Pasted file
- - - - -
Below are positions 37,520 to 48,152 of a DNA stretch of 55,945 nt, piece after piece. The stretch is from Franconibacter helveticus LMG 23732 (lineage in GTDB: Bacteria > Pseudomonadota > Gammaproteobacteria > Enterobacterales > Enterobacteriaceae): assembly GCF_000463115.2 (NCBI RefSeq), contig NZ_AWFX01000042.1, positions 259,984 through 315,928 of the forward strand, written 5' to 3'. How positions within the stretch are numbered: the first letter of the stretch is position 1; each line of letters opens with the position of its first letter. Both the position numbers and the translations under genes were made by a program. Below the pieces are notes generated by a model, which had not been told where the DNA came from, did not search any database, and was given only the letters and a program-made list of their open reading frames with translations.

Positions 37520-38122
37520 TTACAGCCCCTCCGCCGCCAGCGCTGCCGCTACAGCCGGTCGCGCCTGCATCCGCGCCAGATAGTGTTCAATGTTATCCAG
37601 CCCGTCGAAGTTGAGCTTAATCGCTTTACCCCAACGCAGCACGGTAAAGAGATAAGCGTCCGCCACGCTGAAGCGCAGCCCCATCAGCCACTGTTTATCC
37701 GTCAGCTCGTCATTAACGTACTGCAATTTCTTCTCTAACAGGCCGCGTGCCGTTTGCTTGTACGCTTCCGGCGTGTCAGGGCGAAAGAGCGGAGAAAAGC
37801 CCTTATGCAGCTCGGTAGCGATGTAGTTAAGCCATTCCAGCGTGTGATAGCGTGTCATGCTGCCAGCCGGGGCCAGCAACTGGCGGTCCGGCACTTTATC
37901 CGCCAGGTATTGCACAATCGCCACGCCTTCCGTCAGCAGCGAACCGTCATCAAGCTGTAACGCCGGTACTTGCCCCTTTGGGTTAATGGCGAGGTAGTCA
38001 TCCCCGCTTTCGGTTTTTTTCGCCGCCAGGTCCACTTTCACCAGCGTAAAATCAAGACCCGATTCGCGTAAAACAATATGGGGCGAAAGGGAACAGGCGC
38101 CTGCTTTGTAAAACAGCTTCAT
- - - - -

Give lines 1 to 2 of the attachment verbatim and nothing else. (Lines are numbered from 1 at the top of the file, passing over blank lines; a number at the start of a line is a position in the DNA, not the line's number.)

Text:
Below are positions 37,520 to 48,152 of a DNA stretch of 55,945 nt, piece after piece. The stretch is from Franconibacter helveticus LMG 23732 (lineage in GTDB: Bacteria > Pseudomonadota > Gammaproteobacteria > Enterobacterales > Enterobacteriaceae): assembly GCF_000463115.2 (NCBI RefSeq), contig NZ_AWFX01000042.1, positions 259,984 through 315,928 of the forward strand, written 5' to 3'. How positions within the stretch are numbered: the first letter of the stretch is position 1; each line of letters opens with the position of its first letter. Both the position numbers and the translations under genes were made by a program. Below the pieces are notes generated by a model, which had not been told where the DNA came from, did not search any database, and was given only the letters and a program-made list of their open reading frames with translations.

Positions 37520-38122